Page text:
In John Mitchell and Jeremy Kipp Walker's The History of Future Folk, the only thing that stands between the human race and total annihilation either by alien virus or interstellar warfare with the planet Hondo is some guy playing folk songs in Brooklyn. We're not doomed though; don't worry.
In addition to being a pretty sick banjo player, the guy singing folk songs is a general in the Hondonian army. He's called Trius (Nils d'Aulaire), though his Earth wife and daughter know him as "Bill" and "Daddy" respectively. As a highly ranked officer in the Hondonian army, Bill has a little bit of sway to call off the potential attackers. At least he used to.
Bill first came to Earth on behalf of Hondo to release a virus and wipe out the whole human race. After he crash-landed in the New York countryside, however, he stuck with that mission for exactly as long as it took him to hear music for the first time over the PA in some big box store somewhere. It turns out there's no music on Hondo, and Bill was so transported by this novel arrangement of sounds that he abandoned his mission, married an Earth woman, and started singing folk songs about his life on Hondo in bars in Brooklyn.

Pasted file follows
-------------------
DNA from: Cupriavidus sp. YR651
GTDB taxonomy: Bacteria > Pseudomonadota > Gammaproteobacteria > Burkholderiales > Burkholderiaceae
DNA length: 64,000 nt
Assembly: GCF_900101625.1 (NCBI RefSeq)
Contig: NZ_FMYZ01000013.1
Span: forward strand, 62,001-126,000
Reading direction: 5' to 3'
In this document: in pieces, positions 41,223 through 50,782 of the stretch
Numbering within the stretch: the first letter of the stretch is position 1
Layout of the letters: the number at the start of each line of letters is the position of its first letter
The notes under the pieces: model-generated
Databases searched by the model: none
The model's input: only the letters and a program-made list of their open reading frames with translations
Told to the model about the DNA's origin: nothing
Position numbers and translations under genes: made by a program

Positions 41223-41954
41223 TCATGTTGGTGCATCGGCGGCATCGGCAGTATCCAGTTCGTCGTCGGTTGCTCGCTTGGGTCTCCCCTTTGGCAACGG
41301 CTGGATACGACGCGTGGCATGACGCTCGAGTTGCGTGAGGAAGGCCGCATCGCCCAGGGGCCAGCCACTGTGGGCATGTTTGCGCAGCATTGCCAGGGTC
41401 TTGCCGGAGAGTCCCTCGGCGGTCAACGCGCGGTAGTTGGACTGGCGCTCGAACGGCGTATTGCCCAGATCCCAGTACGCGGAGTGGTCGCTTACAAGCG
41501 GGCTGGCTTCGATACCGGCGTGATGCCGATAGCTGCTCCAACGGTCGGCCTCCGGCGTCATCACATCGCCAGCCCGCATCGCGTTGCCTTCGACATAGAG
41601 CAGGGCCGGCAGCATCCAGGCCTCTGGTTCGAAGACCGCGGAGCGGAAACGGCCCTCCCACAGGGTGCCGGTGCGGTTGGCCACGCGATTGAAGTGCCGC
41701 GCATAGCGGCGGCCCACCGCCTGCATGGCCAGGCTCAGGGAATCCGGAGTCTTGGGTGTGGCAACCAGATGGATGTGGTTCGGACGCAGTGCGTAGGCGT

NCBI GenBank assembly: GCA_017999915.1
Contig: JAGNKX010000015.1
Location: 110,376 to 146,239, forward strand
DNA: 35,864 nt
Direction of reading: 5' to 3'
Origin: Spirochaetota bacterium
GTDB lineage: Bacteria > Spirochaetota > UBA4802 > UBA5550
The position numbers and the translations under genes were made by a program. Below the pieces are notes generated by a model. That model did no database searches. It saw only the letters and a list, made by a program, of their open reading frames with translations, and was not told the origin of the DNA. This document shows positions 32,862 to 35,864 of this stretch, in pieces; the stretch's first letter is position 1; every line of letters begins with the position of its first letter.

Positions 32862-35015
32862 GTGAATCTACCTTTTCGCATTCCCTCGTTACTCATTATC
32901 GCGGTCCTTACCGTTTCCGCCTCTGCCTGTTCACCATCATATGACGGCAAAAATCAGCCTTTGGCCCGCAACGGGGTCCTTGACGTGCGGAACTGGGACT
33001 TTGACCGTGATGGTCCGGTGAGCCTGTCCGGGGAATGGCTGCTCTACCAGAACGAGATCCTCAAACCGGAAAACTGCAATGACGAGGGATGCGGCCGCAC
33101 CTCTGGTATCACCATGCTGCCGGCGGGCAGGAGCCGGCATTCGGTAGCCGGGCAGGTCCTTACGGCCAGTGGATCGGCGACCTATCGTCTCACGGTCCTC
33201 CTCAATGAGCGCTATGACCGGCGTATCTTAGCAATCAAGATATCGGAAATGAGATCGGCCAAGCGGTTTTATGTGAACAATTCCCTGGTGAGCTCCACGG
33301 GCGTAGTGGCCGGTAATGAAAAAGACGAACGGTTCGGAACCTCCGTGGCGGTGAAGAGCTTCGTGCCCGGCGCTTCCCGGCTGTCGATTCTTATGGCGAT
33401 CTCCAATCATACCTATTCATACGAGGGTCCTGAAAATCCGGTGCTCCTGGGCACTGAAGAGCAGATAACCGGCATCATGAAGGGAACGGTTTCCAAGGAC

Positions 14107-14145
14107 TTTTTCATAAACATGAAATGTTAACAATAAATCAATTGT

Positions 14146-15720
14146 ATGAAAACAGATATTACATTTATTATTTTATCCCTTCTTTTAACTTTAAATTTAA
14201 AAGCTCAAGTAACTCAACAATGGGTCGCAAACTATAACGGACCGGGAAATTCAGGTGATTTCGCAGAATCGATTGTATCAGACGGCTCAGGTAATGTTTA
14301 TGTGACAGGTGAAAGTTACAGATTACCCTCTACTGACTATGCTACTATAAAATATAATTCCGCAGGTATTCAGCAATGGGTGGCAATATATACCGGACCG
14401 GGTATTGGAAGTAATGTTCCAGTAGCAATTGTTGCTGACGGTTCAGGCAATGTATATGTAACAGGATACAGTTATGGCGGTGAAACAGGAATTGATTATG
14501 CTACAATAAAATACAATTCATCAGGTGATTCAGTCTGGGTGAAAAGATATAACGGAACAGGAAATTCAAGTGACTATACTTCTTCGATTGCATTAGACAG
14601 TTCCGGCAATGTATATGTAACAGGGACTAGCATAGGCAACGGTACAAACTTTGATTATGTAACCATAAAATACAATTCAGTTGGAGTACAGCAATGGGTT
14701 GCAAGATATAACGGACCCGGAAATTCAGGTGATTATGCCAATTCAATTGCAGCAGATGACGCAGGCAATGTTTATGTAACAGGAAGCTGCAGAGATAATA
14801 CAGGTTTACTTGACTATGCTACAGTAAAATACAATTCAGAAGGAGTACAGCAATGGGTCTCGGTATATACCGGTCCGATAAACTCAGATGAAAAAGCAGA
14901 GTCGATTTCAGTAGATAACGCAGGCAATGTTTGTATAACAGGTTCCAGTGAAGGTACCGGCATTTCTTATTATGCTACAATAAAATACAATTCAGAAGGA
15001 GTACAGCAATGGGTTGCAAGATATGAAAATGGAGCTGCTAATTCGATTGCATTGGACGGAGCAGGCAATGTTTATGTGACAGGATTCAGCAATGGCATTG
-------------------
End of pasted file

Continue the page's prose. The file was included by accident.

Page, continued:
If you can hang with all that, The History of Future Folk is about as charming as movies get without ever once becoming saccharine. Calling to mind a combination of the "sweded" films in Michel Gondry's Be Kind Rewind and a particularly surreal episode of Flight of the Conchords, The History of Future Folk plays its premise straight, opting for sincerity instead of easy irony.
The several concert scenes are crucial. The film opens with a solo d'Aulaire tentatively picking out "Impossible Dream" in front of a skeptical audience while clad in Hondonian battle armor. It's a song about his cosmically on-hold desire to get home again. With this scene's shoving together of the commonplace (the melancholy of being far from your home, not to mention that of the ambitious musician at the open-mic) with the absurd, we get a clear framework for how the entire film works.
The History of Future Folk comes across like the product of a group of people having way too much fun taking a silly premise seriously, and it's infectious.